# When does the total time derivative of the Hamiltonian equal its partial time derivative?

When does the total time derivative of the Hamiltonian equal the partial time derivative of the Hamiltonian? In symbols, when does $\frac{dH}{dt} = \frac{\partial H}{\partial t}$ hold?

In Thornton & Marion, there is an identity in one of the problems, for any function $g$ of the generalized momentum and generalized coordinates, the following is true: $$\frac{dg}{dt} = [g,H] + \frac{\partial g}{\partial t},$$ where H is the Hamiltonian. It seems to me that if we let $g = H$, then, since the Hamiltonian clearly commutes with itself, then $\frac{dH}{dt} = \frac{\partial H}{\partial t}$ is always true. Is this the correct way to look at it?

• I don't understand the downvote on this queston; I wish people who downvoted would explain themselves more. In fact, I almost feel as though there should be a built-in mechanism which shows who has downvoted a question, but I suppose I'll take this to meta. – joshphysics Nov 5 '13 at 19:55
• In order for $\partial_tH=d_tH$ to be true, then $[g,\,H]=0$. What does this indicate about $g$ & $H$? – Kyle Kanos Nov 5 '13 at 19:59

For conceptual simplicity, let's restrict the discussion to systems with a two-dimensional phase space $\mathcal P$ with generalized coordinates $(q,p)$.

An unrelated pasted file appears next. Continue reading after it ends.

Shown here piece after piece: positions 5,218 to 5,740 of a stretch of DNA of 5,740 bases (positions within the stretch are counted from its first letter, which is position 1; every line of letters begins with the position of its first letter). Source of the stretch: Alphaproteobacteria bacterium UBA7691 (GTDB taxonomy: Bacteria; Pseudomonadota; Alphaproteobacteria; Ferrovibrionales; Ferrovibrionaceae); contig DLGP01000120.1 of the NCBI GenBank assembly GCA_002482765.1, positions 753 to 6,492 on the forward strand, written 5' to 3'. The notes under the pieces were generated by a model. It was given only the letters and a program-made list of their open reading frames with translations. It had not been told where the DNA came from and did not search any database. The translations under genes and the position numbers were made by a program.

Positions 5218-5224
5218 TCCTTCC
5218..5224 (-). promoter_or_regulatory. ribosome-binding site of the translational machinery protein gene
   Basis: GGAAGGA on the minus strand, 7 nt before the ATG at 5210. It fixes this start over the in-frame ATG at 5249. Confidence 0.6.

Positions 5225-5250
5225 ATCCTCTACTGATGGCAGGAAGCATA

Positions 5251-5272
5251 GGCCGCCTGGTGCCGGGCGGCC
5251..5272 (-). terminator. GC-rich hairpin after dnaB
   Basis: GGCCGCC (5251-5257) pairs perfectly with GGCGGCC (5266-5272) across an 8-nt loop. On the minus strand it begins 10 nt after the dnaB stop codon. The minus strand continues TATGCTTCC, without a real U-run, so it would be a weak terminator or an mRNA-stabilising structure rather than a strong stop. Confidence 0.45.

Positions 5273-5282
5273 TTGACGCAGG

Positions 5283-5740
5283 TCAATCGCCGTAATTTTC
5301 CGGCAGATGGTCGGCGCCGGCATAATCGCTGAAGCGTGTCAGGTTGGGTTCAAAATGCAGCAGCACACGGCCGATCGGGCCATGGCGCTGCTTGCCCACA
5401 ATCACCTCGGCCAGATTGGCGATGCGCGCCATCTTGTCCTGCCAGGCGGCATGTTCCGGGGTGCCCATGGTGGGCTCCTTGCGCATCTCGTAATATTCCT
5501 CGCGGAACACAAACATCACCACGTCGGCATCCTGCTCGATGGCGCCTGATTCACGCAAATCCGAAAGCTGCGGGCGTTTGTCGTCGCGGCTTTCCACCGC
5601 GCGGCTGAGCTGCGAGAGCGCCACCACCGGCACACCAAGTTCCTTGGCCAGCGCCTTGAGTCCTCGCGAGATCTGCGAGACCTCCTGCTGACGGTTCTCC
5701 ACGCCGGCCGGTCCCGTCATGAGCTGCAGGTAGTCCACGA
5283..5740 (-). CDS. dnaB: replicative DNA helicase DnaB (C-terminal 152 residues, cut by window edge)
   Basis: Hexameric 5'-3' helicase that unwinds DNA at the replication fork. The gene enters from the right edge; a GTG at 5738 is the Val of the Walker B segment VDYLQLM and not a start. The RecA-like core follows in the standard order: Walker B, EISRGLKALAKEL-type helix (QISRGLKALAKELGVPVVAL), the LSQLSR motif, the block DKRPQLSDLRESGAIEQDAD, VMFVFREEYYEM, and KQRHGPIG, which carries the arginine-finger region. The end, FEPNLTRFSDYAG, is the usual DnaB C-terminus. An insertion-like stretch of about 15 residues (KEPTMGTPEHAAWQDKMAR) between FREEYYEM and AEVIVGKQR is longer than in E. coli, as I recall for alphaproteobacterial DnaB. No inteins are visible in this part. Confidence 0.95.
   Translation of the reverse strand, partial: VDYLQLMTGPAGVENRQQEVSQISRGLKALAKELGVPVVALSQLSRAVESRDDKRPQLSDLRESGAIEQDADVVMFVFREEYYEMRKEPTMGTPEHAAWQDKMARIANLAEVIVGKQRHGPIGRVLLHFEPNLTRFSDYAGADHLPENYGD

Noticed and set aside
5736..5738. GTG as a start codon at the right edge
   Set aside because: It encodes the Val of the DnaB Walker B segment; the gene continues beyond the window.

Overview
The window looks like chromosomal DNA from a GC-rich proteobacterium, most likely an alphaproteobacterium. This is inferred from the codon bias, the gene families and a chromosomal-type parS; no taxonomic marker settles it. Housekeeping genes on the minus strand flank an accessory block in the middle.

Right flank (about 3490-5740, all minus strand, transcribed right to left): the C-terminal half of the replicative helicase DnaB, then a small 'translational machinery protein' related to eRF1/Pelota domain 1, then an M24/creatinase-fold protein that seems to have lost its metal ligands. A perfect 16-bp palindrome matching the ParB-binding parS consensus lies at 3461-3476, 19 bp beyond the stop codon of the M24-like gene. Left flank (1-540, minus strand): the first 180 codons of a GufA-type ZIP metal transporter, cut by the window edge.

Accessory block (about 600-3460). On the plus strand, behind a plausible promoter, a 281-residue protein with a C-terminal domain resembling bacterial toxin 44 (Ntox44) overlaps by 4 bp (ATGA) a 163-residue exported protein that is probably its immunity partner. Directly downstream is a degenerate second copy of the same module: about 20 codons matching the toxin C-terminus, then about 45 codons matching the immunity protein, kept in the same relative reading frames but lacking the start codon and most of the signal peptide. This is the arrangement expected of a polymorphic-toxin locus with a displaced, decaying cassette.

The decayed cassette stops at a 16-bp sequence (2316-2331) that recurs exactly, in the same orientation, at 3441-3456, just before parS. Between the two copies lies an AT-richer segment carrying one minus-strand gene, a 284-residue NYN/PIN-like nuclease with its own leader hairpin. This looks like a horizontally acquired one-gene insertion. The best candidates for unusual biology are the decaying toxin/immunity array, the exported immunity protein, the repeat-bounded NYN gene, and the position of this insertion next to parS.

It's important to note what the total time derivative and partial time derivative mean in this context. In particular, recall that the Hamiltonian is a function that maps a pair consisting of a point $(q,p)$ in phase space and a point $t$ in time, to a real number $H(q,p,t)$. When we say that we are taking the partial time derivative of $H$, we mean that we are taking a derivative with respect to its last argument (in my notation). When we say that we are taking a total time derivative, we have in mind evaluating the phase space arguments of the Hamiltonian on a parameterized path $(q(t), p(t))$ in phase space, then then taking the derivative with respect to $t$ of the resulting expression, like this; \begin{align} \frac{d}{dt}\Big(H(q(t), p(t), t)\Big) \end{align} If we use the chain rule, we find that this total time derivative can be related to the partial time derivative of $H$ as follows: \begin{align} \frac{d}{dt}\Big(H(q(t), p(t), t)\Big) = \frac{\partial H}{\partial q}(q(t), p(t), t) \dot q(t) + \frac{\partial H}{\partial p}(q(t), p(t), t) \dot p(t) + \frac{\partial H}{\partial t}(q(t), p(t), t) \end{align} I have deliberately not abbreviated notation here to make explicit what exactly is going on so that there is no confusion. For example, the expression \begin{align} \frac{\partial H}{\partial q}(q(t), p(t), t) \end{align} means that we take the partial derivative of $H$ with respect to its first argument (which I labeled $q$), then then I evaluate the resulting function on $(q(t), p(t), t)$. Now the question is, when are the total and partial time derivatives the same? Well, the relationship between them that we derived above shows that this happens if and only if the other stuff in the equation vanishes; \begin{align} \frac{\partial H}{\partial q}(q(t), p(t), t) \dot q(t) + \frac{\partial H}{\partial p}(q(t), p(t), t) \dot p(t)=0 \end{align} Notice, now, that this equation definitely does not hold for a general path $(q(t), p(t))$ in phase space. I'll leave it to you to find a simple counterexample. So, for what paths does this relationship hold? Well, notice that this relationship is satisfied provided the path satisfies Hamilton's equations; \begin{align} \dot q(t) &= \frac{\partial H}{\partial p}(q(t), p(t), t) \\ \dot p(t) &= -\frac{\partial H}{\partial q}(q(t), p(t), t) \end{align} In other words, we have demonstrated the claim I started with.